Conclusion: Are the Three Ps Enough?
The Alberta government has implemented policies to involve Siksikáítapiiksi in preserving and protecting significant sites in kitáóowahsinnoon. The Aboriginal Consultation section of the Heritage Resources Management Branch consults the Blackfoot Elders Committee:i (1) to locate important but currently unprotected sites, (2) to ascertain Siksikáítapiiksi knowledge about specific sites in an effort to better preserve them, and (3) to ascertain Siksikáítapiiksi perspective on the sites to better protect them from the actions of other government departments, industry, and the visiting public.
Preservation, protection and perspective: is that enough? Siksikáítapiiksi participation in the ongoing care of kitáóowahsinnoon is at the behest of current policy initiatives and caring civil servants; it is not enshrined in law or treaty or at least the way Treaty 7 is currently interpreted by the government (Treaty 7 Elders et al., 1996). The province of Alberta has jurisdiction over these sites.
Given this, perhaps Siksikáítapiiksi must continue to repatriate kitáóowahsinnoon to ensure authentic participation in the preservation, protection and use of these sites. Siksikáítapiiksi perspective cannot be given or transferred; it must be experienced and learned in the act of being at these places, visiting them. Repatriation is a form of resistance, a way of taking back much of what once belonged to the people, a way of turning trauma into healing (Thompson & Todd, 2003). Frank Weasel Head (personal communication, June 28, 2006) believes the return of the bundles does more to heal a community than any government action or program.ii For Siksikáítapiiksi repatriating these sites means preserving and protecting them by using them in the way they were intended: visiting the sites, making offerings, feeding the sites, and performing ceremonies at them. Like Carolla Calf Robe and her pilgrimage to Sun Dial and the late Rufus Good Striker and his vision quest at Óóhkotok, like the students from the Summer Institute taking their families to these sites, and like Ramona Big Head, a teacher from the Institute who brought 30 Káínaa High School students to visit these sites, many for the first time. Just as Siksikáítapiiksi brought the bundles home so they could be cared for, and in turn, care for the people; to visit these sites and care for them, in the Blackfoot way, means these places will, in turn, care for the people, not only the Blackfoot but all people, all beings who are nourished by these places. Like the bundles, the prayers and the ceremonies, these sites are meant to help and care for everyone and everything, not just human beings.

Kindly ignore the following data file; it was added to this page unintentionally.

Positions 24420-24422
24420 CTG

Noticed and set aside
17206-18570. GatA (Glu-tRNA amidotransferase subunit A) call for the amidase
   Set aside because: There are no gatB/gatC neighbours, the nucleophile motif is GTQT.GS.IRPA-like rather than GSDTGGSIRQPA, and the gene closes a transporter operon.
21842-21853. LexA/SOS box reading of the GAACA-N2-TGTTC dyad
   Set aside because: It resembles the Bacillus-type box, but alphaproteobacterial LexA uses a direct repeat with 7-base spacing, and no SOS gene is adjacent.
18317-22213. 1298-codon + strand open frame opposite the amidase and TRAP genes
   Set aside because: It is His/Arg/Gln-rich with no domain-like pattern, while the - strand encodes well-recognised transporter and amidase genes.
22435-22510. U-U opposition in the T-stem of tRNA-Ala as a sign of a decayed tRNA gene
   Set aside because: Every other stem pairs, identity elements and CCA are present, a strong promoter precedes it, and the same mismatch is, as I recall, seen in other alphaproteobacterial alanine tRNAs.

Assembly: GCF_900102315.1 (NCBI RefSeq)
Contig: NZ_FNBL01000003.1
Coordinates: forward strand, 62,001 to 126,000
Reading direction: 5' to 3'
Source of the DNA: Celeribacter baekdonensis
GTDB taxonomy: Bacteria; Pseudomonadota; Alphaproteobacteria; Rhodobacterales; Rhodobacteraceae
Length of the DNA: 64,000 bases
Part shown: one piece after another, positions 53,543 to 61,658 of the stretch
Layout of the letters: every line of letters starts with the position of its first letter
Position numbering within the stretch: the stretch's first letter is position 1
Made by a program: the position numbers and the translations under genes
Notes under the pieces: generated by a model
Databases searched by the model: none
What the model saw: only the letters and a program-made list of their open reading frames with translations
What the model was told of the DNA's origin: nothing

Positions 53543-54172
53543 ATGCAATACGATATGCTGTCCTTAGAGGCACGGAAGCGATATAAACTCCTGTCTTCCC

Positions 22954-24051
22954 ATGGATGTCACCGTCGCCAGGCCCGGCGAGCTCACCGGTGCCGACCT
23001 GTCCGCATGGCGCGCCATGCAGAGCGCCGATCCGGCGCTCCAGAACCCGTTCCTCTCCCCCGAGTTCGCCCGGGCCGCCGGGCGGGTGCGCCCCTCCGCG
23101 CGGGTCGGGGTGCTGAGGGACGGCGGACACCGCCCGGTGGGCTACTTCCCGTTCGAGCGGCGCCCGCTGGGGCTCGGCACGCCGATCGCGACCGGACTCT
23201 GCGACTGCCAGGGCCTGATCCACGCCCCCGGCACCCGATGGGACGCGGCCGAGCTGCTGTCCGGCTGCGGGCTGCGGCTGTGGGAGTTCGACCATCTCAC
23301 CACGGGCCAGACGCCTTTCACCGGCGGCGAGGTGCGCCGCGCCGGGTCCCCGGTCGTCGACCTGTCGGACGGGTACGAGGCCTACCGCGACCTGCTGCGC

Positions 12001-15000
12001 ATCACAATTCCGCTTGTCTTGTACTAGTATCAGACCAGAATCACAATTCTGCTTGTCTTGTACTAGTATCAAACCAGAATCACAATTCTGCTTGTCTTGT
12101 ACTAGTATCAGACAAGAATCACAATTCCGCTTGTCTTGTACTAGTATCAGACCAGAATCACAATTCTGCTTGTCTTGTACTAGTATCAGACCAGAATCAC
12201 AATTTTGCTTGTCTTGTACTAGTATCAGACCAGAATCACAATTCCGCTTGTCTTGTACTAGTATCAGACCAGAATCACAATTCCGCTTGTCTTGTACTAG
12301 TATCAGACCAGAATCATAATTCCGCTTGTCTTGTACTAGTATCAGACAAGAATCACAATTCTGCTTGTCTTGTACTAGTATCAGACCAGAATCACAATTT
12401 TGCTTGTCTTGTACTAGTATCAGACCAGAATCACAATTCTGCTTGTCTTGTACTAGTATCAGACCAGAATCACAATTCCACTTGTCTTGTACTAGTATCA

This is the Siksikáítapiiksi belief. In the prayers, Siksikáítapiiksi invoke IIhstsipáítapiiyo’pa, the Source, to bring understanding and wisdom to everyone, to call for blessings and safekeeping for everyone, and to understand that the land is here to nurture all beings. With each passing day, the urgency of these prayers grows. The decimation of the bison is a cautionary tale. Andy Blackwater (personal communication, January 16, 2006), another kááahsinnoon, says that today Siksikáítapiiksi and Náápiikoaksi live together on kitáóowahsinnoon; today our tipis, whether we are indigenous or newcomer, today our tipis are held down by the same peg. Neither is going anywhere. The knowledge and the will needed to protect and save these places no longer belongs to one people or one tradition. Therefore, Siksikáítapiiksi and Náápiikoaksi are called to love thy neighbour, to work together, to ensure kitáóowahsinnoon continues to nourish us all. These precious places in their precarious state call for all Albertans to re-imagine the future together.